That the two main characters don't actually die is not necessarily a refutation of this theme, as one of them isn't actually a Ronin. And, of course, the one that is pays the bill

    @Goumindong Thank you for giving me an excuse to watch Ronin again today with a new lens. I appreciate it. This will probably be the 6th or 7th time I will watch it. It’s been on my top 10 all-time movies list for a very long time now. I never actually caught on to what you are taking about here; so, honestly, thank you.

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  • DrezDrez Registered User regular
    It helps that I’m playing Ghosts of Tsushima which is basically the same thing as Ronin except that they have nothing to do with each other and are completely different in completely different locales and time periods and are basically completely unalike. But the word ronin is in it so yeah!

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  • cj iwakuracj iwakura The Rhythm Regent The World on This SideRegistered User regular
    Goumindong wrote: »
    Drez wrote: »
    I really liked the car scenes in Ronin.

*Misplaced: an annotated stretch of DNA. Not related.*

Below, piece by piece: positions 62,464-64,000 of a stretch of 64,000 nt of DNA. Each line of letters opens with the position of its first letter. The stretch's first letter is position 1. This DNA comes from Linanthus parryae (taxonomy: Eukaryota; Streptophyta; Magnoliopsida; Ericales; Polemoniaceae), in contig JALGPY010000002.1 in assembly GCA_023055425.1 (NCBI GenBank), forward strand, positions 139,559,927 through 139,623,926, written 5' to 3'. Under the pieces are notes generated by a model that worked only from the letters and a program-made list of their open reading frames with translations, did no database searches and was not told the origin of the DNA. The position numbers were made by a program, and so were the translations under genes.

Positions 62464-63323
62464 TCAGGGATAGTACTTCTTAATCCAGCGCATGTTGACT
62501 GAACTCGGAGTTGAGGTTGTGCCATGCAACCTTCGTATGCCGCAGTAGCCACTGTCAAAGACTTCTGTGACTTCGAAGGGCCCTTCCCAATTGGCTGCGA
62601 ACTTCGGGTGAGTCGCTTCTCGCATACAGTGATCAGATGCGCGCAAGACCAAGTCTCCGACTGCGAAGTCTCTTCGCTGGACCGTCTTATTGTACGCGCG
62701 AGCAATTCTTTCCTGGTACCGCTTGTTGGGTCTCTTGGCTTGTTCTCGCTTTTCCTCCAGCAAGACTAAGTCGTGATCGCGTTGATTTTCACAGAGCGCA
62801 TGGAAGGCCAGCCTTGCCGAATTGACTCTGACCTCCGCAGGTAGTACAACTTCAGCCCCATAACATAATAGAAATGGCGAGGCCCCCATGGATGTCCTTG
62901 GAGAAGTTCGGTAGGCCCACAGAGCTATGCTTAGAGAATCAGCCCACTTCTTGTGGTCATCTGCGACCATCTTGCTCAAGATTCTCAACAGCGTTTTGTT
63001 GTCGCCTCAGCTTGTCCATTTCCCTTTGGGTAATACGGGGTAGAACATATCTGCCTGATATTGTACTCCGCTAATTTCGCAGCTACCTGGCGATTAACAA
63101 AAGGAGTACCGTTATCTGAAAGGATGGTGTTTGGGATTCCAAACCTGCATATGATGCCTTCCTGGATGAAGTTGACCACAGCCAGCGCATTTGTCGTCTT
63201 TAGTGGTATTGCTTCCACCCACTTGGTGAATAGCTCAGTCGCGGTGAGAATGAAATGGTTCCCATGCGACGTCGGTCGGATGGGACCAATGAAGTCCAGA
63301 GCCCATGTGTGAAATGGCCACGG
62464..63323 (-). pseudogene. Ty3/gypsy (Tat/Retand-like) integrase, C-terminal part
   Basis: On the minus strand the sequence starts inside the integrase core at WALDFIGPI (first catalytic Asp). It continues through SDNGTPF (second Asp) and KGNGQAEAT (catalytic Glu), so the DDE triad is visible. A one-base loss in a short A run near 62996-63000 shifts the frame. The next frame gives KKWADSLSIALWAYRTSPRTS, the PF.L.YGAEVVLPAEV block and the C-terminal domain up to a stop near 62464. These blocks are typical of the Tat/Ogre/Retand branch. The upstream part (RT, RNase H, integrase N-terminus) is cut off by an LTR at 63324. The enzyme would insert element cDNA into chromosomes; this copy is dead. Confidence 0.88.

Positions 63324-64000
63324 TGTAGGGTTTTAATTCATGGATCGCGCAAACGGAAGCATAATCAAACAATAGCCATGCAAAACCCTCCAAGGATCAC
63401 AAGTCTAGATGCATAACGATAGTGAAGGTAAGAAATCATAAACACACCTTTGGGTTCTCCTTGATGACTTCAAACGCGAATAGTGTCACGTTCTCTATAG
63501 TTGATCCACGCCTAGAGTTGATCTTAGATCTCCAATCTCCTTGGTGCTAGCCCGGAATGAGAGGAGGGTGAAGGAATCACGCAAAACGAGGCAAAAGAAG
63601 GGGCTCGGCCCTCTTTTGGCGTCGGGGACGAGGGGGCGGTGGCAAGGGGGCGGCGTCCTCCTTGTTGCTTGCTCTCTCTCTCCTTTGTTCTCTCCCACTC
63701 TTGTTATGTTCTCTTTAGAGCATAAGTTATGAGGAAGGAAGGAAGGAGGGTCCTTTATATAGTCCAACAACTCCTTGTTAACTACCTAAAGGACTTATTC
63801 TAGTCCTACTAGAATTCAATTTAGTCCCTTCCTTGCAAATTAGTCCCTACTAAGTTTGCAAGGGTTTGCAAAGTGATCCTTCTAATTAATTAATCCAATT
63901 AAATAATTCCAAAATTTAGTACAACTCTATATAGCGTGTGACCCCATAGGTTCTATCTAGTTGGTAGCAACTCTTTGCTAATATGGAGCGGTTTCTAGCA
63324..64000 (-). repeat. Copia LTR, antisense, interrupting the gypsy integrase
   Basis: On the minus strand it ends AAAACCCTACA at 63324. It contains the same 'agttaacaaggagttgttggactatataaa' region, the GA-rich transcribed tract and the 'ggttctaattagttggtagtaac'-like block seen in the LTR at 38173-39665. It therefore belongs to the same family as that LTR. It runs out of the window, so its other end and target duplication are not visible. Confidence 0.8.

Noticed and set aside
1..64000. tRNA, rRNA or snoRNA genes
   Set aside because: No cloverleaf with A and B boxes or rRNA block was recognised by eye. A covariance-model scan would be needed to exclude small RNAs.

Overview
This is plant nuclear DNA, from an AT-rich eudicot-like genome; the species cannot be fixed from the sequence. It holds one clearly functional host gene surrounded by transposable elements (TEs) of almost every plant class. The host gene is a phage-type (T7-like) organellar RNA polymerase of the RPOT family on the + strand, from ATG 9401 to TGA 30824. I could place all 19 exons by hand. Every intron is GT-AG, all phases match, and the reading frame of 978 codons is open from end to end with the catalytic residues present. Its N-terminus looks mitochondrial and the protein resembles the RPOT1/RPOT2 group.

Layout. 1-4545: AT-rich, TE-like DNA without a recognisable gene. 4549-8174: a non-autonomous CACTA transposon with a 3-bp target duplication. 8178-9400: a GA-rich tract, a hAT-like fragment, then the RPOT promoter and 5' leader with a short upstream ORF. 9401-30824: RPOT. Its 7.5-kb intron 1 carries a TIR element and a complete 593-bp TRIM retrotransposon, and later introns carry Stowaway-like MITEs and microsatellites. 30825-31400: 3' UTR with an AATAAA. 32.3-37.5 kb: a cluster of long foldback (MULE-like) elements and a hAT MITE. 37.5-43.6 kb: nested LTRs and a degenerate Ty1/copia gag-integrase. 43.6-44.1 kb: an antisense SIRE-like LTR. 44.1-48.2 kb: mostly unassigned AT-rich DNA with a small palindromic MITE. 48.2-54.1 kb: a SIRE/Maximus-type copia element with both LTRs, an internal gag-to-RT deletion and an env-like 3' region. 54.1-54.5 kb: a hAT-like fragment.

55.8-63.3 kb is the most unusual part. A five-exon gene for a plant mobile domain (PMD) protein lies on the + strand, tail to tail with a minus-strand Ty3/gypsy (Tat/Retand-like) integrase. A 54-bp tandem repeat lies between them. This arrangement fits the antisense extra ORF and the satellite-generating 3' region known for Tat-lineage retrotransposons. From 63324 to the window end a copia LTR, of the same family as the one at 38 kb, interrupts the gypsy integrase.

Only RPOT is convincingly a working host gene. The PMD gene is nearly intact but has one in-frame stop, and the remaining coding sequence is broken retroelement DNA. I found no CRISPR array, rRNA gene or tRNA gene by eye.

One of the reason that the car scenes in Ronin are so good is because so much of the movie revolves around the car as an extension of the safe house and the planning point. The car is your egress point from whatever thing you're doing and excuse to be wherever it is you are. It is always close by even in otherwise mundane situations. As the movie moves forward, the cars, which start out as more or less bastions of safety, become more and more perilous. First being used as a method to execute the assaults and then being traps that the agents are forced into. This mimics the progression of the Ronin(both of the allegory and of the characters on the screen). The statelessness is first empowering(you get to go have your revenge/do your thing/make your money) and then suffocating(you're gonna die, one way or another, and you won't even really know if you accomplished anything).